Late last year, Netflix finally introduced the option of streaming content in 4K resolution on the PC. However, it was restricted to PCs powered by the 7th Generation Intel Kaby Lake CPU, mainly due to the processor family supporting 10-bit HEVC hardware decoding as well as stringent DRM requirements from content creators. Now however, more PCs will be able to access Netflix in 4K thanks to NVIDIA adding support for it.
To enable Netflix 4K playback, the following requirements will need to be met:
- NVIDIA Driver version exclusively provided via Microsoft Windows Insider Program (currently 381.74).
- NVIDIA Pascal based GPU, GeForce GTX 1050 or greater with minimum 3GB memory
- HDCP 2.2 capable monitor(s). Please see the additional section below if you are using multiple monitors and/or multiple GPUs.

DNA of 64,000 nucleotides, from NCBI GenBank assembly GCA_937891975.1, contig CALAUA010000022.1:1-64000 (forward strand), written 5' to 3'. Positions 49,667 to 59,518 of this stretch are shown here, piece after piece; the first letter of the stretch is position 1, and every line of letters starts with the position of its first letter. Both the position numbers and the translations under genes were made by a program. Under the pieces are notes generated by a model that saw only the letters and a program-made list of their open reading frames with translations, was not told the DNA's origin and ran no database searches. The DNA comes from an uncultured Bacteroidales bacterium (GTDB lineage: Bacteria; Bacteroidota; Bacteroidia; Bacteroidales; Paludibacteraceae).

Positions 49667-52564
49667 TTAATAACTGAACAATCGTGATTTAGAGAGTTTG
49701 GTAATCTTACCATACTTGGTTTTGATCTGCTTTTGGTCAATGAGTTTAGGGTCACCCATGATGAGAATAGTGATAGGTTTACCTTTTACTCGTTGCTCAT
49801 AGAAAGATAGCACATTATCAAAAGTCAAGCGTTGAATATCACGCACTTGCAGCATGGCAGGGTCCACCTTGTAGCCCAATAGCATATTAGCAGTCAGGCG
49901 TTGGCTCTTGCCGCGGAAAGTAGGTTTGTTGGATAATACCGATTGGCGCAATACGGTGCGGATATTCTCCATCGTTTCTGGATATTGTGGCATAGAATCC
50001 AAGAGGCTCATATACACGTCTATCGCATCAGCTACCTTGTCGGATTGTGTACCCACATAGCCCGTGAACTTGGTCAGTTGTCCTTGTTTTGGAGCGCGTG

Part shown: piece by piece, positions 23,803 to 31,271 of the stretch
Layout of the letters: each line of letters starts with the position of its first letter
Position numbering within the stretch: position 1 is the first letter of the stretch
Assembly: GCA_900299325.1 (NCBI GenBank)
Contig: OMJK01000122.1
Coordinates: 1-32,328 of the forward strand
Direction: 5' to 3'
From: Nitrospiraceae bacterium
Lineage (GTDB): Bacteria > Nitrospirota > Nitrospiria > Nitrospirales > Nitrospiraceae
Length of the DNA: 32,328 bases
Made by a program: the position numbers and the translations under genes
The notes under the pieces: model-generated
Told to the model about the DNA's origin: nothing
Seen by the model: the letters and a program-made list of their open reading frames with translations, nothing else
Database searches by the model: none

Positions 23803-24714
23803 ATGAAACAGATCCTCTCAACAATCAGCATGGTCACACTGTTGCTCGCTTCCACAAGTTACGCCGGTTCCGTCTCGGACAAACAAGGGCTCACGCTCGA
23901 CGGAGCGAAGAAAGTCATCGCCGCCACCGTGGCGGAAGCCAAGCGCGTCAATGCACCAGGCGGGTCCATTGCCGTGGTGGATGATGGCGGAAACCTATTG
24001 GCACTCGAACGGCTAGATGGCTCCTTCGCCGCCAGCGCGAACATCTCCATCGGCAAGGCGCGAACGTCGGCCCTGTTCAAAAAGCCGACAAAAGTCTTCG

- Microsoft Edge browser or Netflix app from the Windows Store
- 25Mbps (or faster) internet connection.
Single or multi GPU multi monitor configuration
In case of a multi monitor configuration on a single GPU or multiple GPUs where GPUs are not linked together in SLI/LDA mode, 4K UHD streaming will happen only if all the active monitors are HDCP2.2 capable. If any of the active monitors is not HDCP2.2 capable, the quality will be downgraded to FHD. Below is a sample table for the case of 2 monitors:
Another thing to note is that 4K UHD streaming is not supported for SLI/LDA configurations. You will be able to stream Netflix in UHD streaming only when the GPUs are not linked together in SLI/LDA mode.
With the addition of 4K Netflix support on GeForce GTX 10 series cards, NVIDIA has definitely made its latest lineup more desirable to multimedia enthusiasts than AMD’s Radeon RX 500 series.
Source: NVIDIA Support